Image Source : Judziewicz, Emmet J. Robert W. Freemann Herbarium. University of Wisconsin-Stevens Point.
Botanical Name :
Planting Rate :
6 to 7 PLS lbs/acre
Seed Count :
181,000 seeds per lb.
Green Needle grass is a cool-season native perennial bunchgrass. This grass is an important native of the Northern Great Plains, and is found as far South as Arizona. Green Needle grass naturally occurs on bottomlands, flat benches and overflow area along streams.
USES: Green Needle grass is well-suited for use in mixtures for range seeding, critical area establishment, mine land revegetation, wildlife habitat, and other plantings where the establishment of native vegetation is the objective. This species is nutritious, palatable, but decreases under grazing use. The awns are not as troublesome to livestock as with other needle grasses.
ESTABLISHMENT: This species is recommended for seeding mixes in the 12 to 18 inch precipitation zone. High dormancy is a characteristic of the seed of this species. Germinability improves for several years after harvest. Seedlings are slow in developing. Once established, they have good vigor. This species should be planted with equipment which provides for proper seed depth, a uniform seeding rate, and good seed to soil contact.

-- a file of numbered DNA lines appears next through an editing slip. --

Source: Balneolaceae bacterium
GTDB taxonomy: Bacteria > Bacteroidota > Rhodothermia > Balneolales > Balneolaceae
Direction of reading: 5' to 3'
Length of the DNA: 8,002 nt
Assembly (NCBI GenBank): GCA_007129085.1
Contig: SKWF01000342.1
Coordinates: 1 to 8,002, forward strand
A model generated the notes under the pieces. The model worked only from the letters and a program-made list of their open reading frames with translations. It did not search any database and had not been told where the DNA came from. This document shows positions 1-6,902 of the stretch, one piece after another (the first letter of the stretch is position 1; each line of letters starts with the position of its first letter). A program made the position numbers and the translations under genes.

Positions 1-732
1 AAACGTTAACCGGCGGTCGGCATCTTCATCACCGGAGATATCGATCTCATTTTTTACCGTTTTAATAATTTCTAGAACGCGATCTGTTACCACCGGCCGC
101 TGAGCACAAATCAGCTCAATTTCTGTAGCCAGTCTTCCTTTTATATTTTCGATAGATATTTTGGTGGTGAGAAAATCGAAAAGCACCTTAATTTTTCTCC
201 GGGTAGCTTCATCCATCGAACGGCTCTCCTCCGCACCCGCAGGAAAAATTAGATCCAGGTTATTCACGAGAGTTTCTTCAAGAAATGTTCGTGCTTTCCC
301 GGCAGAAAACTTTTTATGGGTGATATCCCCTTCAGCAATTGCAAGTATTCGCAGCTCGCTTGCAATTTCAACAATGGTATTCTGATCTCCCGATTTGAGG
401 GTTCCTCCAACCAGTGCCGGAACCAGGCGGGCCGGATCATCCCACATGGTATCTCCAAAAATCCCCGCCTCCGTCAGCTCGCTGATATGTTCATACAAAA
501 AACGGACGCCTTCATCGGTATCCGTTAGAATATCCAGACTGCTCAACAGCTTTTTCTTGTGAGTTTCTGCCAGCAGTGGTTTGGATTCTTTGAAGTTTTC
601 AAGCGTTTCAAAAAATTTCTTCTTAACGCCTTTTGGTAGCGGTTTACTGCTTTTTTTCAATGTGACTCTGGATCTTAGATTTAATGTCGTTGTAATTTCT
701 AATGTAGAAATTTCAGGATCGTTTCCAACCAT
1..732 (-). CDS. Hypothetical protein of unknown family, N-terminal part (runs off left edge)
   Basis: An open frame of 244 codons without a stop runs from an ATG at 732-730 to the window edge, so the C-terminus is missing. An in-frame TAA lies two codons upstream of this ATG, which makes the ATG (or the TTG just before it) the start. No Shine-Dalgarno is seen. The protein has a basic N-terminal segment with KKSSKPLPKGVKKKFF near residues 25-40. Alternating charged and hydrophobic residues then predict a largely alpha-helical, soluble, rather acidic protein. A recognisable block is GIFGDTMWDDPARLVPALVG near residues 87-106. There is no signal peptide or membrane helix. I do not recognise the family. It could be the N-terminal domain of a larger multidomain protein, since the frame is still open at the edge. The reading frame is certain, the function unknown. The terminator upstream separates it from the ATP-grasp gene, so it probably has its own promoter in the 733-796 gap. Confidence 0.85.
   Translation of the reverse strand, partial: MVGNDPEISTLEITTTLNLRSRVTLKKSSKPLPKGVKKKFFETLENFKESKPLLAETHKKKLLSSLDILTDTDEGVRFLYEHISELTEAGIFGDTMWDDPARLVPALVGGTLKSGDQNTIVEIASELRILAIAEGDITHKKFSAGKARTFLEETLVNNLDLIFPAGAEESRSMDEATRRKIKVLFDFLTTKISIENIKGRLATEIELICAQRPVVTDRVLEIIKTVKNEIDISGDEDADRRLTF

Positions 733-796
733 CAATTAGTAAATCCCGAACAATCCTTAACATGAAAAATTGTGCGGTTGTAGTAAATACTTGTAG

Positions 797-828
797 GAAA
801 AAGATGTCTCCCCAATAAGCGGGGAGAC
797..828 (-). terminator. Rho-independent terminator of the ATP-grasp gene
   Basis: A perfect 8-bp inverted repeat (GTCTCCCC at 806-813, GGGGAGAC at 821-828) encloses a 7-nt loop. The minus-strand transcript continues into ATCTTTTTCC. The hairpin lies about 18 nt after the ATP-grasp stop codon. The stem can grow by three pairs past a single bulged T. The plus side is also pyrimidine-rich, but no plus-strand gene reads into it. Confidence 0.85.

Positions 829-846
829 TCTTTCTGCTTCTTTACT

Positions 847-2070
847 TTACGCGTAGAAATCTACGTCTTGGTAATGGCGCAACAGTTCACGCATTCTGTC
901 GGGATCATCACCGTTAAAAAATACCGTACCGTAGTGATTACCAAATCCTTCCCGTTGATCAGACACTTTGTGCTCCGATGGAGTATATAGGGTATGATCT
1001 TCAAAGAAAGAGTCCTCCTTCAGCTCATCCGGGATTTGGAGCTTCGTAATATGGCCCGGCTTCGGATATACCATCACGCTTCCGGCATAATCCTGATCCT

MANAGEMENT: Due to its early spring green-up, Green Needle grass is an important component of natural plant communities. This species is harvested for hay in native grass mixtures. In some areas, it makes up an appreciable portion of the yields of native hay from upland areas or from flats, on loamy to heavy clay soils. The hay is of good quality and is readily eaten by livestock. The time of peak forage production for green needle grass is from mid to late August.
PASTURE: Green Needle grass is not recommended for a solid seeding for grazing use. It is best used in pasture mixes. Growth begins in early spring, and cattle will seek it out. Growth continues in the fall when moisture conditions are favorable. It makes excellent recovery after grazing. It seems to stand up fairly well for winter grazing. This species will decrease under grazing use.